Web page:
High underinsured coverage on a motorcycle can cost a few hundred dollars per year, but approximately 1/2 of our cases involve an injury worth $500,000 or more. For instance, we got a verdict of $465,000 for a knee injury with a torn meniscus.
Why You Shouldn’t Buy Full Coverage Insurance!
Motorcycle Insurance Guide
For information about other types of coverage on your motorcycle insurance policy, see our Motorcycle Insurance Guide with information about:
- Liability coverage
- Property damage liability
- The 3 types of collision and comprehensive coverage
- Additional Accessory Coverage
- What if you had an accident and didn’t have collision coverage
- Medical coverage and no-fault
Too much info? If you have any questions about your insurance coverage, call Phil Franckel 7 days/nights to discuss it for free (we don’t sell insurance but we’ll give you free advice).
If you’re involved in a motorcycle accident, even if another lawyer doesn’t think you have a case, call us immediately for a free consultation. We care about motorcyclists!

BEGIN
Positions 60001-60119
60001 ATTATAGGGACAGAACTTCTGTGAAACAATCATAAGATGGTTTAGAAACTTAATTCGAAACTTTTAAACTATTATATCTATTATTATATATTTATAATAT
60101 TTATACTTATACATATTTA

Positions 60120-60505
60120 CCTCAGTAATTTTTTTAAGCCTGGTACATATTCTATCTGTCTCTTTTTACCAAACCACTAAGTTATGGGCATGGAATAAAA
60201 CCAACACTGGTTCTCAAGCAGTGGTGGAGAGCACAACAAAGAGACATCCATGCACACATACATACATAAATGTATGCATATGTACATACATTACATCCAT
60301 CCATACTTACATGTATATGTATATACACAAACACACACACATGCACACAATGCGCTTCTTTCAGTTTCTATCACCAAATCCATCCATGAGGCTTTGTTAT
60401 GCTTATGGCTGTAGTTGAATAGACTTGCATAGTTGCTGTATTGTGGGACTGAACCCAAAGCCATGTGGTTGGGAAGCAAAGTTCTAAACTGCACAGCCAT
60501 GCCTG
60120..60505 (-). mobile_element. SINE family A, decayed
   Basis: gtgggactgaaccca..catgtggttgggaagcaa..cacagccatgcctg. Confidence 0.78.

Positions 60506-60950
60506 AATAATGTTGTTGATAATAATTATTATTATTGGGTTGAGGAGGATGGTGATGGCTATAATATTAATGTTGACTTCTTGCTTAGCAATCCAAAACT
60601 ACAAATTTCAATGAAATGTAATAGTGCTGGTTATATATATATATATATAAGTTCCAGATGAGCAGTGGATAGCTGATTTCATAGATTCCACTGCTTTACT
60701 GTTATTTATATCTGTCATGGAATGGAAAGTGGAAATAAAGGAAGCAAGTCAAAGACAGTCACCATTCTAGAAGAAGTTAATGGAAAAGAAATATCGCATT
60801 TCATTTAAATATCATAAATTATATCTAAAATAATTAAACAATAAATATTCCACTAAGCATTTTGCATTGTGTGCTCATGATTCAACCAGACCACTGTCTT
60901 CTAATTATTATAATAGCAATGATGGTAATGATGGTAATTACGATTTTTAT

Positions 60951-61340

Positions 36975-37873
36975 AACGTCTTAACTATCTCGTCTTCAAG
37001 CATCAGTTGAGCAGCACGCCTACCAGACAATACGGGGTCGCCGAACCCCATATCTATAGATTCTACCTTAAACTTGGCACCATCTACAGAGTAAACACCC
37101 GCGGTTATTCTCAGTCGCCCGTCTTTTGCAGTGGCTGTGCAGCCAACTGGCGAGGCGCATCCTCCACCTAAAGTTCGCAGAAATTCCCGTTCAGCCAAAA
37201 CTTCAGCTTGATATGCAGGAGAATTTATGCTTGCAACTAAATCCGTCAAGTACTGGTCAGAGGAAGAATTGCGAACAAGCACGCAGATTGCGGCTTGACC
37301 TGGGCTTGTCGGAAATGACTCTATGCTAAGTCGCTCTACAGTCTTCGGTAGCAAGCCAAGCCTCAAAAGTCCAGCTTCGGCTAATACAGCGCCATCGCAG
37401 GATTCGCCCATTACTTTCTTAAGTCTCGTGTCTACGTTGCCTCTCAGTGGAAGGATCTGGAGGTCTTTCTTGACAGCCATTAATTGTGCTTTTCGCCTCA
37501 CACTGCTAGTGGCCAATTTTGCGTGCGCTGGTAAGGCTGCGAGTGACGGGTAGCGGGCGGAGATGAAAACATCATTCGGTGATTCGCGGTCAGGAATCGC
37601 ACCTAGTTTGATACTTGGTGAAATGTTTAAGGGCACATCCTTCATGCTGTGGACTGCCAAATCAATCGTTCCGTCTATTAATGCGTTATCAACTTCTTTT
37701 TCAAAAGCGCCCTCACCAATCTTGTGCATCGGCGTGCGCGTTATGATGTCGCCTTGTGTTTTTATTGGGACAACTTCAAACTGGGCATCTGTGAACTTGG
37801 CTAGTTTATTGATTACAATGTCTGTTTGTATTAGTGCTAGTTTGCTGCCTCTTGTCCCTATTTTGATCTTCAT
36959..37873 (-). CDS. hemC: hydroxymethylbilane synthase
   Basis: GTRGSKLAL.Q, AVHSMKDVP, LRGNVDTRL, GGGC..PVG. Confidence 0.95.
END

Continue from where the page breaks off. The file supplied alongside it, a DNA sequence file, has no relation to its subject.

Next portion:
Get New York Motorcycle Accident Lawyers Rob Plevy, Esq. and Phil Franckel, Esq. at the 1-800-HURT-911® Personal Injury Dream Team™ on your side and become a member of our family!
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Motorcycle Attorney Phil Franckel talks about how motorcycle accidents are different
Philip L. Franckel, Esq. is the author of all articles and content on this website, one of the Personal Injury Dream Team™ Founding Partners at 1-800-HURT-911® New York, well-known for representing motorcyclists. He has a 10 Avvo rating; Avvo Client’s Choice with all 5-star reviews; Avvo Top Contributor; and is a former Member of the Board of Directors of the New York State Trial Lawyers Association. Mr. Franckel created the motorcycle awareness campaign BE AWARE MOTORCYCLES ARE EVERYWHERE®.
Founding Partner Rob Plevy, Esq.
Robert Plevy, Esq. is a motorcycle accident lawyer and one of the Personal Injury Dream Team™ Founding Partners at 1-800-HURT-911® New York. Robert began his legal career in 1993 as an Assistant Corporation Counsel defending The City of New York against personal injury lawsuits.